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U.S. Presidential Election Turns France's Attention To Their Own Establishment


In the days since his election, Donald Trump met with President Obama. He started assembling choices for his cabinet and has called foreign leaders - among them, France's president, Francois Hollande. Sylvie Kauffmann is editorial director and columnist for Le Monde, the French newspaper. And she joins us from Paris. Thanks so much for being with us.


SIMON: What has been the range of reaction to Donald Trump's election throughout France?

KAUFFMANN: Of course, the first reaction was surprise and shock because, as most people, the French had also bet on Hillary Clinton's victory. Since then, the polls have shown that most people are concerned.

You know, people don't know much about Donald Trump. They are worried about the statements that have made him famous. And there's also a lot of concerns about the impact on domestic elections in France, for instance.

SIMON: Now, your newspaper has written that, faced with Trump's America-first foreign policy, Europe needs to embrace a Europe-first foreign policy. What would that be?

KAUFFMANN: Well, yes. The meaning, basically, is that there's a transition period now. There are 10 weeks. Instead of waiting for the president-elect to say what he wants to do with Europe, since, when he has been showing interest, it's been mostly disdain, Europe should seize the initiative and say what it wants to do, what kind of relationship it wants with the United States and how this relationship should be organized.

SIMON: According to the polls, President Hollande has an approval rating of only 4 percent. And I wonder if Marine Le Pen, the National Front and her supporters think that there is some kind of encouragement in Donald Trump's victory in the United States.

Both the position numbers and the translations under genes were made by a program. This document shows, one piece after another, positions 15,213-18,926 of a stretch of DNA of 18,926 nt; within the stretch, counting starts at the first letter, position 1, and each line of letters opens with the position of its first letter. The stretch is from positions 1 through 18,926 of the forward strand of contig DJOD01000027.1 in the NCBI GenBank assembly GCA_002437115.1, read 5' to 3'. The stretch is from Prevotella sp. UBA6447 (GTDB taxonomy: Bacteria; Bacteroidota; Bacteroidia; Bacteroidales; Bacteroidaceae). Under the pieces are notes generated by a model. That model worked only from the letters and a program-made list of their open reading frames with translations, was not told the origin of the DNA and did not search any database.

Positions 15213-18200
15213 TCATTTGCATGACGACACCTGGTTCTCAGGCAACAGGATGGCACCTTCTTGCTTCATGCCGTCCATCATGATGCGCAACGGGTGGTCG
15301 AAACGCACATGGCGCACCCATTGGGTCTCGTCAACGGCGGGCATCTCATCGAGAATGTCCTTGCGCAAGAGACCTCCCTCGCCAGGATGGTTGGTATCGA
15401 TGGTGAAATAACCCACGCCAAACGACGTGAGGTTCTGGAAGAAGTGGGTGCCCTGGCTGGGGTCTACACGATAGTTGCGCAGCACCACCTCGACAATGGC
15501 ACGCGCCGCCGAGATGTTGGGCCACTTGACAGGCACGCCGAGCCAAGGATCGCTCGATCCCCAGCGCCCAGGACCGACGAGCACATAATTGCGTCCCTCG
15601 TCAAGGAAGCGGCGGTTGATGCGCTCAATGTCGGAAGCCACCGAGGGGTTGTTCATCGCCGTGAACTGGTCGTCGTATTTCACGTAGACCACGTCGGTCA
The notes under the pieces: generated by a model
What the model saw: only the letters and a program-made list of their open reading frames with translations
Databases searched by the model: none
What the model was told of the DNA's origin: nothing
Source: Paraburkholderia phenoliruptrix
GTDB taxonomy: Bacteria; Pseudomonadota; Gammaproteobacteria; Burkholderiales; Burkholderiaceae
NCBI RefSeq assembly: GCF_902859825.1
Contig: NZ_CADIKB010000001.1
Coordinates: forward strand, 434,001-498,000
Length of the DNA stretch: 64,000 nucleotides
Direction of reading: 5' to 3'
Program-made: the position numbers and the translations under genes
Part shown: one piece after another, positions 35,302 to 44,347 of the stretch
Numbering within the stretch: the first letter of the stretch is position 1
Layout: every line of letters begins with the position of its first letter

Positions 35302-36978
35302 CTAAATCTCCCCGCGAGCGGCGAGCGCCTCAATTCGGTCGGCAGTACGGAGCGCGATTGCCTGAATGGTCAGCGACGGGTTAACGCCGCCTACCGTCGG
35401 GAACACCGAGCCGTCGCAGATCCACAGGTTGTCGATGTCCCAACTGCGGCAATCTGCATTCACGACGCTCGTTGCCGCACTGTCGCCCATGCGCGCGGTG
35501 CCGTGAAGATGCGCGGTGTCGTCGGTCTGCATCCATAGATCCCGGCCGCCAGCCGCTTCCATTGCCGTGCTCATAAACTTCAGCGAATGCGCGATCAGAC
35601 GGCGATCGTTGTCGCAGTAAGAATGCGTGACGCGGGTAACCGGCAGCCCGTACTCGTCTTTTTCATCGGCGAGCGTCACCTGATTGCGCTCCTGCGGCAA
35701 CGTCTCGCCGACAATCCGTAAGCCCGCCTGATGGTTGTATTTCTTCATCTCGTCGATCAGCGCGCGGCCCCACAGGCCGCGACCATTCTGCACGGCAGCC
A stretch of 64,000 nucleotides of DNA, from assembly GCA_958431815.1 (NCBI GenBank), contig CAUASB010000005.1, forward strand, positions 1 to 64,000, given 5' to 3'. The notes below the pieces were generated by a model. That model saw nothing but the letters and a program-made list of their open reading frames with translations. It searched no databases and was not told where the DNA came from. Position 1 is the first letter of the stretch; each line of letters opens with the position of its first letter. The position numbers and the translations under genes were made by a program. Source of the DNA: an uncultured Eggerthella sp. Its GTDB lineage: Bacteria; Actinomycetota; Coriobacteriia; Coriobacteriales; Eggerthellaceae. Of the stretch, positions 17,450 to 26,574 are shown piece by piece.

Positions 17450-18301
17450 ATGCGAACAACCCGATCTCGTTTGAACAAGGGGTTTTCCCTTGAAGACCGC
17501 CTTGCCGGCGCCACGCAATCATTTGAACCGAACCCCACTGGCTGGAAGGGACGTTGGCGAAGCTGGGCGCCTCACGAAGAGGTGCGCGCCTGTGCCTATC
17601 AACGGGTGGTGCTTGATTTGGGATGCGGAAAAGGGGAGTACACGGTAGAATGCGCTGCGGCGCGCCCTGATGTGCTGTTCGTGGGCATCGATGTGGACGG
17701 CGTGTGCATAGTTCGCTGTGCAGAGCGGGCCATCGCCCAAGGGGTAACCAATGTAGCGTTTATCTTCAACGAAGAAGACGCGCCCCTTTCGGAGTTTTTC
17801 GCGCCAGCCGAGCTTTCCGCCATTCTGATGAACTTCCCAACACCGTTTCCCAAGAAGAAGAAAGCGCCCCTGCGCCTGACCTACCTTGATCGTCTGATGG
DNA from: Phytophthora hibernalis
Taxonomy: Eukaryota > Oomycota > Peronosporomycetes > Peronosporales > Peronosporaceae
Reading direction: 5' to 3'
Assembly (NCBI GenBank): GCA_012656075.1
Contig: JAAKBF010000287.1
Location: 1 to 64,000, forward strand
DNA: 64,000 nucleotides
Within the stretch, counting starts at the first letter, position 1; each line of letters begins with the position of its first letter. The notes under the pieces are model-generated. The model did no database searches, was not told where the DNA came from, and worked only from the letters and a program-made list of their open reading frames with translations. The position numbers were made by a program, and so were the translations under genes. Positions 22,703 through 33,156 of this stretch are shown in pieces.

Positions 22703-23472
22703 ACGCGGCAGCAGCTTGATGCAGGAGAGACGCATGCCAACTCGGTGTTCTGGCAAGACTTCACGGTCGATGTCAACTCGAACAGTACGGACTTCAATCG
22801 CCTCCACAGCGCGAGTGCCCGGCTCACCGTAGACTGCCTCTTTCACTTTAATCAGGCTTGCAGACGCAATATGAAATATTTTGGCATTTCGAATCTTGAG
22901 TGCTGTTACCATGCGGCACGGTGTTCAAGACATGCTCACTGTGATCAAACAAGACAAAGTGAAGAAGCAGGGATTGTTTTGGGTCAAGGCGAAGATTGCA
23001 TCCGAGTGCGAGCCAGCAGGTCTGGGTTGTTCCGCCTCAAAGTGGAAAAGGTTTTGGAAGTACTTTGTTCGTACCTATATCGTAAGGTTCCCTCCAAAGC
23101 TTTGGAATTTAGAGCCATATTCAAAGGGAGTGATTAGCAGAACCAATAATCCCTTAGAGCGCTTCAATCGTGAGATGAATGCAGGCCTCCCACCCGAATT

KAUFFMANN: Yes. This is another reason for concern (laughter) in France in particular because we have this presidential election in not even six months from now. And Marine Le Pen is already on top of the polls for the first round.

The election result in the U.S. has really, I think, emboldened her. And she's - she was one of the first European politicians to congratulate Donald Trump on Wednesday morning. She sent her congratulations on Twitter.

This wave of populism and of discontent, which has started with the Brexit vote in June - now in the U.S. And she hopes that the third stage will be France.

SIMON: I wonder if you and your colleagues at Le Monde have wondered if journalists in France might be underestimating the strength of the National Front in a way that journalists and pundits in the United States underestimated Donald Trump's electoral strength.

KAUFFMANN: It's a discussion we're having, absolutely. But the National Front has been around for more than 20 years now. We have seen the rise of this movement in the polls election after election. What our discussion is more focused on now is whether we understand the deep roots of this phenomenon.

Why are these people angry? Why are blue-collar workers deserting the Communist Party and Socialist Party to join the National Front?

SIMON: Sylvie Kauffmann, who is editorial director of Le Monde, thanks very much for being with us.

KAUFFMANN: Good to be with you. Thank you. Transcript provided by NPR, Copyright NPR.